According to researchers, more than 6% of baby boomers tested positive for hepatitis C virus antibodies during a recent 7-month period at a small-city New Jersey ED — twice as high as the CDC estimate for the high-risk group.
Baby boomers born between 1945 and 1965 account for approximately 81% of all patients living with chronic HCV, according to Julia K. Cornett, MD, infectious diseasephysician in the Rutgers Robert Wood Johnson Medical School department of medicine, and colleagues. Since 2013, the United States Preventive Services Task Force has recommended one-time HCV screening for these patients, but testing rates remain low, indicating that national guidelines have had only a minimal impact, Cornett and colleagues said.
The researchers conducted a retrospective cohort study using results from an opt-out HCV screening that targeted baby boomers in a large ED that draws socioeconomically diverse patients from the small New Jersey city where it is located and the surrounding suburbs. They found a high prevalence of HCV in study participants, but also a lower-than-expected overall rate of positive HCV viral load.
Testing for hepatitis C, a major cause of liver cancer, is lagging behind among the group of Americans with the highest rate of infection: baby boomers.
A study published Tuesday showed that only about 13 percent of baby boomers were tested in 2015, up just slightly from 12 percent in 2013. U.S. public health authorities recommend all people in that demographic — those born between 1945 and 1965 — be screened for hepatitis C.
“If we want to make a dent in the rising rate of liver cancer, we need to get the population with a high rate of infection screened and treated,” said Susan Vadaparampil, the study’s senior author and a researcher at Moffitt Cancer Center in Tampa.
Both bills have same goal — to diagnose baby boomers with hep-c — but differ on which providers would be involved
Democratic lawmakers are again seeking to significantly expand testing for hepatitis C, a potentially deadly liver infection that can be successfully treated — assuming it is properly identified.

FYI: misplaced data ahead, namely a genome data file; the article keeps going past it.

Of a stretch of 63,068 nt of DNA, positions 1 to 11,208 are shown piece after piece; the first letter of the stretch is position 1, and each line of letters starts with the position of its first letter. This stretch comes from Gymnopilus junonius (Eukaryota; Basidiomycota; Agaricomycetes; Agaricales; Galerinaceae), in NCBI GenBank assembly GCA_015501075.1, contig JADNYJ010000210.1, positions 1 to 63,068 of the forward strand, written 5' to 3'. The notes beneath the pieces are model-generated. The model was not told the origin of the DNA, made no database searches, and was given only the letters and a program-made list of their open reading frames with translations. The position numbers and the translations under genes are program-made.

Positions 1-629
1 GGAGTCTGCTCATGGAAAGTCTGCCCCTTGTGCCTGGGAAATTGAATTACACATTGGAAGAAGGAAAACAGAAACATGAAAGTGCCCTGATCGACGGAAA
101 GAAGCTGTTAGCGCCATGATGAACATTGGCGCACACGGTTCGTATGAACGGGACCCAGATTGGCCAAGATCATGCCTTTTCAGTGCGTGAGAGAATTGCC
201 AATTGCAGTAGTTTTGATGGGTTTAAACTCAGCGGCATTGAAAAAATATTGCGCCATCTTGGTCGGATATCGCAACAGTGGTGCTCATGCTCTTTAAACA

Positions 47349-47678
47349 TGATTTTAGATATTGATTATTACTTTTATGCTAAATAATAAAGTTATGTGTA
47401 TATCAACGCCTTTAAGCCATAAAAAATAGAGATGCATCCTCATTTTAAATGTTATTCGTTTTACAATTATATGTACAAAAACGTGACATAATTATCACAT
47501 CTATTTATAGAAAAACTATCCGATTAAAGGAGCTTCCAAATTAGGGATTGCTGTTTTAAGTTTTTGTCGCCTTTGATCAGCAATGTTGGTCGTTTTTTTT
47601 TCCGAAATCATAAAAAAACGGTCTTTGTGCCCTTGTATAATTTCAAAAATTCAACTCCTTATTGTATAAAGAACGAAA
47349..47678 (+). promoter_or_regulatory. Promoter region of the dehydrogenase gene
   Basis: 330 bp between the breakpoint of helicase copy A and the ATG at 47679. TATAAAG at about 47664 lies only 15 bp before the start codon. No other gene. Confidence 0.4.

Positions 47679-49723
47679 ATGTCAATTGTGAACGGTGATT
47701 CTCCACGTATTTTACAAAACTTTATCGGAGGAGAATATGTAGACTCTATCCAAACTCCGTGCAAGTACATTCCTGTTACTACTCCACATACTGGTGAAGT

Two proposals requiring hep-C screening to be offered to certain patients advanced in legislative committees Monday, one in the Assembly and one in the Senate, and both are now set for votes before each full body. More than 8,000 New Jerseyans were diagnosed with the disease in 2015, but an estimated 150,000 are carrying the virus without knowledge.
As part of a statewide hepatitis C prevalence initiative in Georgia, the North Georgia Health District is conducting the Hepatitis C Prevalence Project (HCPP), which is providing data on occurrences of hepatitis C in the health district via free testing to those who are at higher risk of being infected with the virus. This is a two-step process that identifies and supports individuals who are living with the hepatitis C virus (HCV).
Hepatitis C is a contagious and sometimes persistent infection that can lead to lifelong liver disease. The hepatitis C virus is mainly transmitted via contact with blood of an infected person. Most people are unaware they are infected because they don’t look or feel sick.
But the virus can be detected through blood tests. Therefore, the first step in the district’s HCPP process is to identify HCV-infected residents through free rapid hepatitis C virus testing at health departments in Cherokee, Fannin, Gilmer, Murray, Pickens and Whitfield counties. These tests can produce a preliminary result in 20 minutes by using a finger stick test.
One of the biggest problems standing in the way of reducing HIV and hepatitis C (HCV) infections is that patients don’t even know they’re infected. Lucia V. Torian, PhD, of the New York City Department of Health and Mental Hygiene, and colleagues to set out find just how many people presenting to a busy NYC emergency room (ER) are unaware of their status. Presented at the Conference on Retroviruses and Opportunistic Infections (CROI 2017) in Seattle, Washington, the team gathered data from
Presented at the Conference on Retroviruses and Opportunistic Infections (CROI 2017) in Seattle, Washington, the team gathered data from remnant serum of patients who went to the Bronx ER from March 8, 2015 to May 8, 2015.
Blood was drawn from 63% of ER presenters, which is unusually high, according to the researchers. The study was blinded, so participants did not give consent in order to avoid patients’ bias due to perceived risk. All patient identifiers were permanently removed from the database.